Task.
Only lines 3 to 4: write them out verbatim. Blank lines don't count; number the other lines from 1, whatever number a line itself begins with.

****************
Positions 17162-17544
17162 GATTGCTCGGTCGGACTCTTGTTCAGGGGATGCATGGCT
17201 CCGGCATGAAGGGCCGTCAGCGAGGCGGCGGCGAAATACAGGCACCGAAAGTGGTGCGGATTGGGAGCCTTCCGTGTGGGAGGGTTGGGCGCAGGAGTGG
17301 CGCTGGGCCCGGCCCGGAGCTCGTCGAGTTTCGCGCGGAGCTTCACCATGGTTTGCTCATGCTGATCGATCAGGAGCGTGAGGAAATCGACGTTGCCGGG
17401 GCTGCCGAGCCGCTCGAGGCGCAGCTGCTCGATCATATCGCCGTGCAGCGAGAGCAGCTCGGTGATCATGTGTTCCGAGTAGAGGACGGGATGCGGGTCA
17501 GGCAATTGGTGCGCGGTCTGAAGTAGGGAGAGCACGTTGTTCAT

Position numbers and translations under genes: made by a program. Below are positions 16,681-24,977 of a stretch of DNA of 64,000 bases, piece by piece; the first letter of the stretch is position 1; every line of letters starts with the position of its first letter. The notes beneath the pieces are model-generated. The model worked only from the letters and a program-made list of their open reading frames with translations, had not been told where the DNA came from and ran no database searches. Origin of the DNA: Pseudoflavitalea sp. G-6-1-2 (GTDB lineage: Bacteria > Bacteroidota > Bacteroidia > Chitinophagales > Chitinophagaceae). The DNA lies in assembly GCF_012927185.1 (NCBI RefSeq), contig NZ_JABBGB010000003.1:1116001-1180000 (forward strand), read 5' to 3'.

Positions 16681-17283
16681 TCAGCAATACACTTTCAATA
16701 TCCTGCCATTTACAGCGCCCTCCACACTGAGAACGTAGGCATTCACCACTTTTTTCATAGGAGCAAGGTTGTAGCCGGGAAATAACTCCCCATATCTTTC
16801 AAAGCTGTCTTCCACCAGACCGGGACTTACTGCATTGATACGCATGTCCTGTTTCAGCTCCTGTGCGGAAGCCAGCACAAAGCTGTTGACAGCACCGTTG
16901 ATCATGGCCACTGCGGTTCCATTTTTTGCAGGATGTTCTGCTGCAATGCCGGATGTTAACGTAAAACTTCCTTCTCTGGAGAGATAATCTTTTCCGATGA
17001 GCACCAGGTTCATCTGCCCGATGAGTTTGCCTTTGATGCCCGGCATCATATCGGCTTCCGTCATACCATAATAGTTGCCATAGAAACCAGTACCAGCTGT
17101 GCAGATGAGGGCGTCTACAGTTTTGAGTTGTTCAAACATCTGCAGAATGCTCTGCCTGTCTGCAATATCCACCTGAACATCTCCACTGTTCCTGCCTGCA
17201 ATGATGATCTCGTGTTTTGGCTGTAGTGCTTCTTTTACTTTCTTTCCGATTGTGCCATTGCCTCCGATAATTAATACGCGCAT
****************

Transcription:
17201 CCGGCATGAAGGGCCGTCAGCGAGGCGGCGGCGAAATACAGGCACCGAAAGTGGTGCGGATTGGGAGCCTTCCGTGTGGGAGGGTTGGGCGCAGGAGTGG
17301 CGCTGGGCCCGGCCCGGAGCTCGTCGAGTTTCGCGCGGAGCTTCACCATGGTTTGCTCATGCTGATCGATCAGGAGCGTGAGGAAATCGACGTTGCCGGG